Appeal from a judgment of the County Court of Albany County (Breslin, J.), rendered December 21, 2009, convicting defendant upon his plea of guilty of the crime of assault in the second degree.
The opinion of the court was delivered by: Peters, J.P.
Calendar Date: February 9, 2012
Before: Peters, J.P., Rose, Kavanagh, Garry and Egan Jr., JJ.
Defendant was charged in an indictment with robbery in the first degree, robbery in the second degree, assault in the second degree and grand larceny in the fourth degree. He thereafter pleaded guilty to assault in the second degree in full satisfaction of the charges, in return for a sentence of no more than 51/2 years in prison. County Court thereafter sentenced defendant to five years in prison, to be followed by 11/2 years of postrelease supervision. Defendant now appeals and we affirm.
Initially, we agree with defendant that he did not validly waive his right to appeal. There was no mention of an appeal waiver when the terms of the plea were placed on the record and, although defendant acknowledged that he understood that he was waiving his right to appeal, there is no indication in the record that defendant understood the ramifications of the waiver or that he had discussed it with counsel. Accordingly, we cannot conclude that defendant knowingly, voluntarily and intelligently waived his right to appeal (see People v Bradshaw, 18 NY3d 257, 264-266 ; People v Bolden, 78 AD3d 1419, 1420 , lv denied 16 NY3d 828 ; People v Headspeth, 78 AD3d 1418, 1419 ).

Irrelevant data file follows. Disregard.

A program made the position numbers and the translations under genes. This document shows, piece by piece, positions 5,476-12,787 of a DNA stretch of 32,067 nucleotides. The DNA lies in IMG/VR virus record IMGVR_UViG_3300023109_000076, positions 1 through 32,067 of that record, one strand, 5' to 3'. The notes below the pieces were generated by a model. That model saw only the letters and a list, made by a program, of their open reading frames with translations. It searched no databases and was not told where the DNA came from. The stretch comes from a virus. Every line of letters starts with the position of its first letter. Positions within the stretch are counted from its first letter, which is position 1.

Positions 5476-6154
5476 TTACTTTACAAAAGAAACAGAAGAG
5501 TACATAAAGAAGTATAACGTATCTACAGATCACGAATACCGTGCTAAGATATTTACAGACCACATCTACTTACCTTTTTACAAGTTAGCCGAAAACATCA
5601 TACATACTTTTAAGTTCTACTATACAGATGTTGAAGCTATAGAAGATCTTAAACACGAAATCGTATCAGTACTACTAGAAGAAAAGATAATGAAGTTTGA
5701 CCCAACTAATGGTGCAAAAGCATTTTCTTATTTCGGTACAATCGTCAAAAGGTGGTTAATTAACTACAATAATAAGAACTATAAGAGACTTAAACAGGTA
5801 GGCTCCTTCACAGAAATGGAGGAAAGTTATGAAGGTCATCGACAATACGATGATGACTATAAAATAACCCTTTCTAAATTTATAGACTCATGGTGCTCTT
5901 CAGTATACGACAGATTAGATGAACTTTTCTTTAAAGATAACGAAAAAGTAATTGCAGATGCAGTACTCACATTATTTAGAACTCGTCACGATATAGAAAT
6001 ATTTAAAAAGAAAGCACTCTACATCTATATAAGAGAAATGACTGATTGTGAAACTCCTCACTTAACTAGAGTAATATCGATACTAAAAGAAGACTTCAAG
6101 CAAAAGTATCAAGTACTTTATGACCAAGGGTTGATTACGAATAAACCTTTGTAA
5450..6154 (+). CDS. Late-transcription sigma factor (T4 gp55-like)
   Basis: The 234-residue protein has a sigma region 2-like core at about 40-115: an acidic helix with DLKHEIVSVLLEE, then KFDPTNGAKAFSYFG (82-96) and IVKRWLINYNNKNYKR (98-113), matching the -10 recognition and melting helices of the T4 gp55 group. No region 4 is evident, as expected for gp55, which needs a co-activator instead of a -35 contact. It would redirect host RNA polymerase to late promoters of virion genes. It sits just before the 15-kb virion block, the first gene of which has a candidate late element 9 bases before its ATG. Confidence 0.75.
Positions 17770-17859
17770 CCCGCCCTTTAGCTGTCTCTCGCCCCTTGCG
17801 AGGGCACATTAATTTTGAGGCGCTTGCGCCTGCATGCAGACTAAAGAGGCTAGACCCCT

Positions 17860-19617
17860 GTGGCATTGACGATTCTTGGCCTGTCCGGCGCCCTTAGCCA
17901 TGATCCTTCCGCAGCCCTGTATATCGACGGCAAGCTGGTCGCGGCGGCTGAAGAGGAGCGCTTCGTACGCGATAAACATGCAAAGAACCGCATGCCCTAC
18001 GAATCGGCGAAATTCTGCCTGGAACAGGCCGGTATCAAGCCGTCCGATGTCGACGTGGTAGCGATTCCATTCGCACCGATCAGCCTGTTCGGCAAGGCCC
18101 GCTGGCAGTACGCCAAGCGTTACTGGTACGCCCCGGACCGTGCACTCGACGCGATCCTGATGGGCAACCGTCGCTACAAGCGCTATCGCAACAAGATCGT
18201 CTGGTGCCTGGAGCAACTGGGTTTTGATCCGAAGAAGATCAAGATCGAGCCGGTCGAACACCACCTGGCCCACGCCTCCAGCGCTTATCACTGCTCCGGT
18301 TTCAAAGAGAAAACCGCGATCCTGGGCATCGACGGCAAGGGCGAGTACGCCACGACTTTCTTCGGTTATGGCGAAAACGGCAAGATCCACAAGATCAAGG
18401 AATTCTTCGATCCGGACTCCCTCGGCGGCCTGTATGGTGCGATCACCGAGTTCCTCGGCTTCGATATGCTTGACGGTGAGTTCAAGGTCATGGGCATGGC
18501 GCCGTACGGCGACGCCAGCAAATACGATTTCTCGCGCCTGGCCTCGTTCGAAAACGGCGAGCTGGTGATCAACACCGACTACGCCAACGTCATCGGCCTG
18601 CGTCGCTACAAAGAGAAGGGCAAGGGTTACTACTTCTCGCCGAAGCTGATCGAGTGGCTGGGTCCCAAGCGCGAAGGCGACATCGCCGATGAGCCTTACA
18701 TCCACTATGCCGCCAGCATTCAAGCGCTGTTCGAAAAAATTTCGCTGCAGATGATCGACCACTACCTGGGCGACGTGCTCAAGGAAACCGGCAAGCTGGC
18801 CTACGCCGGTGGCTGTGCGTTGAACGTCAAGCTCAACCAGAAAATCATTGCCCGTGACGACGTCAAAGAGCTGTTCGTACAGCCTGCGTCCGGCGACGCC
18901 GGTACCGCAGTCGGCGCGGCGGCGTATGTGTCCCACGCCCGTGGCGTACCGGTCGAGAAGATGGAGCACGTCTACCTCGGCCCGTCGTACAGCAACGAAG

Turning to his remaining arguments, defendant's claim that he was denied the effective assistance of counsel is unpreserved for our review in light of his failure to move to withdraw his plea or vacate the judgment of conviction (see People v Walker, 84 AD3d 1643, 1643-1644 ; People v Belle, 74 AD3d 1477, 1480 , lv denied 15 NY3d 918 ). Finally, we reject defendant's contention that his sentence was harsh and excessive. Although defendant relies on being diagnosed with posttraumatic stress disorder and gender identity disorder in support of his claim, these mental health problems do not mitigate his violent conduct (see People v Nelson, 56 AD3d 899, 899 , lv denied 12 NY3d 761 ; People v Masters, 36 AD3d 959, 960-961 , lv denied 8 NY3d 925 ). In view of this, and given that defendant received a sentence that was less than the maximum permitted under the plea agreement, we discern no abuse of discretion by County Court or extraordinary circumstances warranting a reduction of the sentence in the interest of justice (see People v Murillo, 79 AD3d 1379, 1380 ; People v Aubrey, 73 AD3d 1393, 1394 , lv denied 16 NY3d 893 ).
Rose, Kavanagh, Garry and Egan Jr., JJ., concur.
ORDERED that the judgment is affirmed.
Robert D. Mayberger
Clerk of the Court
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